LORDSTOWN VILLAGE CLERK It's like bloomin' paradise at office
A plant's blue and orange blossoms resemble an exotic bird.
By SHERRI L. SHAULIS
VINDICATOR TRUMBULL STAFF
LORDSTOWN -- It helps that most of the employees in the village clerk's office have a green thumb.
"We all love flowers," explains Carol Wells, a 13-year office employee. "Most of us have ponds at home and plant flowers and everything else around the ponds."
A few of them have even brought some of their more unusual plants to decorate the office and lobby on the second floor of the administration building on Salt Springs Road.
"We don't usually buy anything unless it's different," Wells said.
First time in 12 years
The latest successful plant story is a bird of paradise flower that bloomed earlier this month for the first time in 12 years.
The flower, which is native to South Africa, is grown commercially in Hawaii and California in the United States. The plant is so named because its large blue and orange blossoms resemble an exotic bird.
Wells received the flower from her son and daughter-in-law, Todd and Julie Wells of Lordstown, when it was a root ball in a plastic bag. The couple spent their honeymoon in Hawaii and brought the plant back as a gift.
"I got it in March 1992, but it never bloomed until 2004," Wells said.
So far, the plant has bloomed for about three weeks, and could continue to produce flowers for another three weeks, she said. As one section of the petals withers and falls off, a new bloom sprouts in its place, she said.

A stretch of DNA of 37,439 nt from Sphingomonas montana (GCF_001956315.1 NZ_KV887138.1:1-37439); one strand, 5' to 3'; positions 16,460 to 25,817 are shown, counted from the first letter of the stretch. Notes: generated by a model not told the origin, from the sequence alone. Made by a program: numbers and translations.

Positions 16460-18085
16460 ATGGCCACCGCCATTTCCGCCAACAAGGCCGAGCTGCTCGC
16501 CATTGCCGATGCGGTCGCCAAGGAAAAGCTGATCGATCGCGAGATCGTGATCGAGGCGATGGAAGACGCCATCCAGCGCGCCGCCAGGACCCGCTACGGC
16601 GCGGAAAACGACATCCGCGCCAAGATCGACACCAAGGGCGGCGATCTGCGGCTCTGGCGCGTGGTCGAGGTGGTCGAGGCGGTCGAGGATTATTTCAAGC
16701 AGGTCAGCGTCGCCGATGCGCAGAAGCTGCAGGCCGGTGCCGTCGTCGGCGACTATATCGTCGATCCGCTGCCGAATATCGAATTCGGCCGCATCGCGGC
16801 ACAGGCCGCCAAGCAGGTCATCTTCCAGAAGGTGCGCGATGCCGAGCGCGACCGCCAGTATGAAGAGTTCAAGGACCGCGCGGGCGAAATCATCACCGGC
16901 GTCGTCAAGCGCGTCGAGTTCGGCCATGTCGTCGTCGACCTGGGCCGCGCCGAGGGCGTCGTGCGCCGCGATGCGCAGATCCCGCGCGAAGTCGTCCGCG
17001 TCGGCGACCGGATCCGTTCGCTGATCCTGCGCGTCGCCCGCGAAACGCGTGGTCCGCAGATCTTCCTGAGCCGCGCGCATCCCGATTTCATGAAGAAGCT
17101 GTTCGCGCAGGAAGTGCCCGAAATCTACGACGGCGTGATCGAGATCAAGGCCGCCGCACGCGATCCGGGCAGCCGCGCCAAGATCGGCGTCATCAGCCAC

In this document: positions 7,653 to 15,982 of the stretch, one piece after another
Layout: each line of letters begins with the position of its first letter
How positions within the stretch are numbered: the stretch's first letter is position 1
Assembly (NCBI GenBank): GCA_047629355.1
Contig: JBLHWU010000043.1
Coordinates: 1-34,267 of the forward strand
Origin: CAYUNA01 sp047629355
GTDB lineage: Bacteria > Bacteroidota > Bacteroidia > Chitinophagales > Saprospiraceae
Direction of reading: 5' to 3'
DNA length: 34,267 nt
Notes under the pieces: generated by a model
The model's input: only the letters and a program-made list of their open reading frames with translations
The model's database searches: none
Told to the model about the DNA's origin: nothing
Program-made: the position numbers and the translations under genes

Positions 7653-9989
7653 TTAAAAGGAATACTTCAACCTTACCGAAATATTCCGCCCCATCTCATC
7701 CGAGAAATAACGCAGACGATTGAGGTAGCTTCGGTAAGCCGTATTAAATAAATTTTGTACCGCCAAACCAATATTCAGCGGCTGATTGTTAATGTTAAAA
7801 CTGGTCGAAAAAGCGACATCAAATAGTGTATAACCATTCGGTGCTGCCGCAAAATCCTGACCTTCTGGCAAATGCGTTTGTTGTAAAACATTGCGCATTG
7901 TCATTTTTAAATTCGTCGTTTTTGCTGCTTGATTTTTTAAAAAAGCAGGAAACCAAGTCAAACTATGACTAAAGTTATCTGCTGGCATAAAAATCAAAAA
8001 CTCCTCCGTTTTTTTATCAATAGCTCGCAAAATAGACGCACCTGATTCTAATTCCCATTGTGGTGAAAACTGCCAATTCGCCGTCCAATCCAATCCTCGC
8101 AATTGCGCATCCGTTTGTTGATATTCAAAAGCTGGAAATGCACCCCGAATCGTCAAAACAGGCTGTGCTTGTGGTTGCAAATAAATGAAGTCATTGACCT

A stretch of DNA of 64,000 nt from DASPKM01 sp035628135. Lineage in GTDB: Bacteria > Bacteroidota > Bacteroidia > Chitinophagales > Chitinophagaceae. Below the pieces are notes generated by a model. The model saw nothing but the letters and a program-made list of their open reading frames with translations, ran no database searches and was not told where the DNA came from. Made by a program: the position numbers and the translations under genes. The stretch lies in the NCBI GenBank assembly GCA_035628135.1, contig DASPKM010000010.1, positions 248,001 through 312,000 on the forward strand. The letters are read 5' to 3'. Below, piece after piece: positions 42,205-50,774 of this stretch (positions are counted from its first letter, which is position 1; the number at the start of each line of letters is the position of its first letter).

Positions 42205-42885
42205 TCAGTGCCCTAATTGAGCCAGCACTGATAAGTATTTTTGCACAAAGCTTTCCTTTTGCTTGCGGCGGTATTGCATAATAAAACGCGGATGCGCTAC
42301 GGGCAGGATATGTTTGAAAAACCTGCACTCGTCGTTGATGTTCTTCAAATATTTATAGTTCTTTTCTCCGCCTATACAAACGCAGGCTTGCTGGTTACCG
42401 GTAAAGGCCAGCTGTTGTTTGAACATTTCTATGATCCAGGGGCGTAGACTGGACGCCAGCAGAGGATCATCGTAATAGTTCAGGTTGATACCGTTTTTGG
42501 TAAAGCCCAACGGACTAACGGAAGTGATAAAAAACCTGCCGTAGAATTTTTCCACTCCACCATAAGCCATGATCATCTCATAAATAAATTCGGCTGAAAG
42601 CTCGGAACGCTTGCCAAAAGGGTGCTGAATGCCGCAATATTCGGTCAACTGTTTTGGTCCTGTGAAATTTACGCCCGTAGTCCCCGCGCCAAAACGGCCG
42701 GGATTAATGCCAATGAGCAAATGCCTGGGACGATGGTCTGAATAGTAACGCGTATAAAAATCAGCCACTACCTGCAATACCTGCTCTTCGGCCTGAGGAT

Wells said she potted the plant at home, but once it started to get bigger, she wasn't sure what to do with it. In the end, she decided to take it into the office, where it could be placed in the lobby with other exotic plants, including a passion plant and a jasmine plant.
When the flowers first appeared, office staffers were a little surprised, she said, because the conditions in the office are not ideal for nurturing a tropical plant.
Greenhouse conditions? No
Wells has done some research on the plant. She found that in cooler climates, the bird of paradise grows best in a greenhouse. That's a far cry from the office conditions, she said, where the lobby temperatures can dip into the 60s, and sunlight comes in through corner windows only certain times during the day.
"Somebody usually comes in at least once a week and waters all the plants, but I think we've fertilized it maybe three times in 12 years," she said. "But you can bet that now we're going to take good care of it."